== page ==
Actually, as a computer screen is wider than it is long, I'd assume that he'd put two of them, top-to-bottom, on a page printed portrait.

    I'd further assume that he was doing screen prints (ie, it was 'with two "screens" per page') taping them together, and highlighting parts, to visually demostrate how contorted & silly the report process was. 

  • gl (unregistered) in reply to unklegwar

    unklegwar:

    <snip>

    This is just like measuring distance in units of time: "How far is it to your house from here?" "Oh, about 20 minutes"

     

    You could always express the distance to your house in fractions of light-years. 

     186,000 miles per second, it's not just a good idea, it's the law!

  • Charlie (unregistered) in reply to mare

    Anonymous:
    Who would use feet to measure length anyway?


    Only an American or British, as every other country use SI units.  7 feet would be 2 meters or so.  Yes those two countries should convert to SI system, but why USA/UK would care of the rest of the World.  My 2 cents.

  • EvanED (cs) in reply to Anonymous
    Anonymous:
    shadowman:

    Well, lets assume 1" margins on all sides and 7 feet of actual code, so close to 13 pages, really.

    12 .. that last page is just the trailing whitespace :P 

    Well, to be honest, there's also the final curly brace on there.

     

    (I *know* I'm not the only one that happens to sometimes seemingly every single time I print code...)
     

  • jim (unregistered) in reply to Anon
    Comment held for moderation.
  • mdb0251 (unregistered) in reply to Anon

    Likewise, a company can take their clients to McDonald's and it will satisfy their hunger, but they shell out more money to go some place fancy. Something finely crafted will always be appreciated more than something that just gets the job done.

     
    Yes, but as my dad always said: "This is not the Olympics.  There are no points awarded for difficulty." 

  • Mikademus (cs)
    Alex Papadimoulis:

    In a move that may not have been the wisest career choice, Daren held the first page in the air above his head and let the other taped-together pages cascade to the floor. With over seven-feet of highlighted code in hand, Daren said: "this is what's wrong with the code."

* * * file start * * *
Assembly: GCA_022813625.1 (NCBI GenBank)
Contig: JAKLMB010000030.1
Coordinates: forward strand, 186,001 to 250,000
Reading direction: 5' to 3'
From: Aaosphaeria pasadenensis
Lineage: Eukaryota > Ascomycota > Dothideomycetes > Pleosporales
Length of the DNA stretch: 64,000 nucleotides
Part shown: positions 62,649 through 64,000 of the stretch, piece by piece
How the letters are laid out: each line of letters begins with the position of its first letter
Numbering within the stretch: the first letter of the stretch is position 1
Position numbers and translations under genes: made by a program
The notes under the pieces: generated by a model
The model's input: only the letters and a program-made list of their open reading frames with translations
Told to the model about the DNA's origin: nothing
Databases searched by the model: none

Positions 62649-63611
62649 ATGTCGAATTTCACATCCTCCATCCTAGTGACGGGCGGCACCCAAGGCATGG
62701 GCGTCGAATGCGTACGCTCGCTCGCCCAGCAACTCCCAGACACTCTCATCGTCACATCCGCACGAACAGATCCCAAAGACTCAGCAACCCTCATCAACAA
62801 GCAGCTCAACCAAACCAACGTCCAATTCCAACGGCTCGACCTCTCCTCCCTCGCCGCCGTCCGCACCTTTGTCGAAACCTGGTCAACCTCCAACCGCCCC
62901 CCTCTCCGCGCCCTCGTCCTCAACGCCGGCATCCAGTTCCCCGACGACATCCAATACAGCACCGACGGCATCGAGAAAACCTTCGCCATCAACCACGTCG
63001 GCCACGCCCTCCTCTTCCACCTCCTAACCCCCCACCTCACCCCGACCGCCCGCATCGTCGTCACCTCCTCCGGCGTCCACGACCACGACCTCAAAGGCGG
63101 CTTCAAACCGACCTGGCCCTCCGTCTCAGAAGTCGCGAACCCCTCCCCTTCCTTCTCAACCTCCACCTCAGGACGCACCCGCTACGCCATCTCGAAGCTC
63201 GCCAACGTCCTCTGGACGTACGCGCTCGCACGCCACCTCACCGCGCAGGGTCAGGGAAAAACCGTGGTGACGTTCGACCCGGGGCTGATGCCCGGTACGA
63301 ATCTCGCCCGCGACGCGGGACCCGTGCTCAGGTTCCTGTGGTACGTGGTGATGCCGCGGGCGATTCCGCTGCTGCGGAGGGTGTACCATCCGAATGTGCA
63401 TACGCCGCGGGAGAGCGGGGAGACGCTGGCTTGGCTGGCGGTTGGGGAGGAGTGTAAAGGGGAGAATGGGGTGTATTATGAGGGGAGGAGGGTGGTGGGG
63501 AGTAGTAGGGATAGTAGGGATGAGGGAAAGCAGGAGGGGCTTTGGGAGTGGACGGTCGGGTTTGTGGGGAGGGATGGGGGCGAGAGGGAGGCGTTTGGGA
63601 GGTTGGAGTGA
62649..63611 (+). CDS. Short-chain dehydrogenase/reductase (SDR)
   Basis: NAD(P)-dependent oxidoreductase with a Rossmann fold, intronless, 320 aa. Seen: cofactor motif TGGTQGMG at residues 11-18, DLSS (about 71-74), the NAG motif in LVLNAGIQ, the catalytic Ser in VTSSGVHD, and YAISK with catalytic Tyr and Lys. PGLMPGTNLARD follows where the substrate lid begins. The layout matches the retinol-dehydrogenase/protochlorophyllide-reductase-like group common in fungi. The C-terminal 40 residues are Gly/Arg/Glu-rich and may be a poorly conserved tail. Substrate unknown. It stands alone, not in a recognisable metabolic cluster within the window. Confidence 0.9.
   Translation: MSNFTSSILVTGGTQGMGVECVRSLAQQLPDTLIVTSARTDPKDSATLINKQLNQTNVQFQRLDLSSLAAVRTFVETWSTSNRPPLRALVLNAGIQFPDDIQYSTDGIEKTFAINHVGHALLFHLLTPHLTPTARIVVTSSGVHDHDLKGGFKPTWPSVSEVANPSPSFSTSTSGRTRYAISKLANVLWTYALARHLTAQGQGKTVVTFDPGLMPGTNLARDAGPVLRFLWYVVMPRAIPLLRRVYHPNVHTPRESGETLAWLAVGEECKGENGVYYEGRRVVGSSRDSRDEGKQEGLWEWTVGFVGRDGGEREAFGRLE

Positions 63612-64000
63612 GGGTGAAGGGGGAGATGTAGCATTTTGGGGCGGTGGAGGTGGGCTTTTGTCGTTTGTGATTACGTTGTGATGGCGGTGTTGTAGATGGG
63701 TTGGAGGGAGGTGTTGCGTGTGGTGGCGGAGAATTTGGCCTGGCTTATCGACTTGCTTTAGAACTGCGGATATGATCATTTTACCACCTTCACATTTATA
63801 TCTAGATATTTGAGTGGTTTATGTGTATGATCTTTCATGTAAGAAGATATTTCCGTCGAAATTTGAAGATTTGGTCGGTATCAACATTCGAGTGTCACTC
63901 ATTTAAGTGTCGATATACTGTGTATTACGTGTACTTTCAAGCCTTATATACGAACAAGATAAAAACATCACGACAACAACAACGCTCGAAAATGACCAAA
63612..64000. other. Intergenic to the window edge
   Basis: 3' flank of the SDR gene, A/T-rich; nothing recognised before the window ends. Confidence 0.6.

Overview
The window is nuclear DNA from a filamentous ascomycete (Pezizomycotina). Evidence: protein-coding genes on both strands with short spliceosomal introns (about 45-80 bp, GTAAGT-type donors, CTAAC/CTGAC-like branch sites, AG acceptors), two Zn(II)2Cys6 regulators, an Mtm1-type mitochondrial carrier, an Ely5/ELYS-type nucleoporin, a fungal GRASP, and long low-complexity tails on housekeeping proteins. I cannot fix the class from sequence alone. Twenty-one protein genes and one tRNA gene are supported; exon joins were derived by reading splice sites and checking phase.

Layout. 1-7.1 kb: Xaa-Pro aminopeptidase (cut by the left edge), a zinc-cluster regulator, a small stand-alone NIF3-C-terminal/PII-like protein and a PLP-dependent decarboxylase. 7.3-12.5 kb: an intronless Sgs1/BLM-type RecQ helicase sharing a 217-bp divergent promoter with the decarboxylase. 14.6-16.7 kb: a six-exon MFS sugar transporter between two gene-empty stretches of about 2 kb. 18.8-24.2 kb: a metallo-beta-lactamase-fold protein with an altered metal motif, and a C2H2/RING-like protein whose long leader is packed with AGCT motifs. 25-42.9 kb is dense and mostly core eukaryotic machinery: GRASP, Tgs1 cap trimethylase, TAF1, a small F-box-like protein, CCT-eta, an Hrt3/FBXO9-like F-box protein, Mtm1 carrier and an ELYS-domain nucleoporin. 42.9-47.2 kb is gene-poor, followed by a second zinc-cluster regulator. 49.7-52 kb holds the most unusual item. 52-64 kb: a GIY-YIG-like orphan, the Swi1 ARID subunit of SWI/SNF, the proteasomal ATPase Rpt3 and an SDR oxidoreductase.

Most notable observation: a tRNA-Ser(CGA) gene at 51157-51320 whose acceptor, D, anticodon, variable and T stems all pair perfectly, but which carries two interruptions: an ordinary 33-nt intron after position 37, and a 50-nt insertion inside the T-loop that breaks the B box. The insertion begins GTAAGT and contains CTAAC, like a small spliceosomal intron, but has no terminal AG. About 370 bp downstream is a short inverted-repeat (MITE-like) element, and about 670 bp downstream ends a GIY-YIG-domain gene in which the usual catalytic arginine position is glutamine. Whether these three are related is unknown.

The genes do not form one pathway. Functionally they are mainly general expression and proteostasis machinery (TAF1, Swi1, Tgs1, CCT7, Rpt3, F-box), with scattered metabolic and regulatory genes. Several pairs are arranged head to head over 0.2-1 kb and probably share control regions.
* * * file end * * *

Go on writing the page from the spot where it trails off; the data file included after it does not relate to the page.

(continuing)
So he openly challenged the directors' judgement, technical know-how and budget spending. Of course a status-and-prestige-oriented personality would go for him after having ostensibly proved being a clear and present danger to his tenure.

  • jim (unregistered) in reply to gl
    Anonymous:

    unklegwar:

    <snip>

    This is just like measuring distance in units of time: "How far is it to your house from here?" "Oh, about 20 minutes"

     

    You could always express the distance to your house in fractions of light-years. 

     186,000 miles per second, it's not just a good idea, it's the law!

    Hmmm. I'd love to see speed signs of 6.7204301075268817204301075268817e-8 mph except in school zones when children are present. Then it's 2.986857825567502986857825567503e-8 mph.

    Man, my LS speedometer never moves off the left side! It must mean we need more power!

  • Anonymous (unregistered) in reply to Charlie
    Anonymous:

    Anonymous:
    Who would use feet to measure length anyway?


    Only an American or British, as every other country use SI units.  7 feet would be 2 meters or so.  Yes those two countries should convert to SI system, but why USA/UK would care of the rest of the World.  My 2 cents.

    Why should we convert? The imperial system came before SI! Sometimes, it is just better ot use an already existing (and functional) system rather than consuming resources (time, energy, money) developing a new system and then trying to convince everyone that yours is better. SI is no more a golden hammer than COBOL is. :P

    Plus, measuring temperature in centigrade is just plain dumb. 

  • Yes, I'm "Daren" (unregistered) in reply to Daren's Coworker

    Thanks J!  I appreciate the validation; I wouldn't believe this story either if someone had told me it.

    Alex did a good job anonymizing the story, but all the pertinent facts are as he described them.  And yes, Page_Load was indeed a couple thousand lines of spaghetti code. 

    One of the original authors of this was the same person who implemented a web service which accepted a serialized "object" as parameter.  His approach was to de-serialize the XML from the SOAP stream into a C# object, then reserialize it into XML with a different schema (I've no idea why), then access the "properties" through XPath queries, rather than just accessing the properties of the C# object.
     

     

  • jo42 (cs)

    Note to Daren S (for future reference :) :

    People don't like to be told they are stupid and forked up...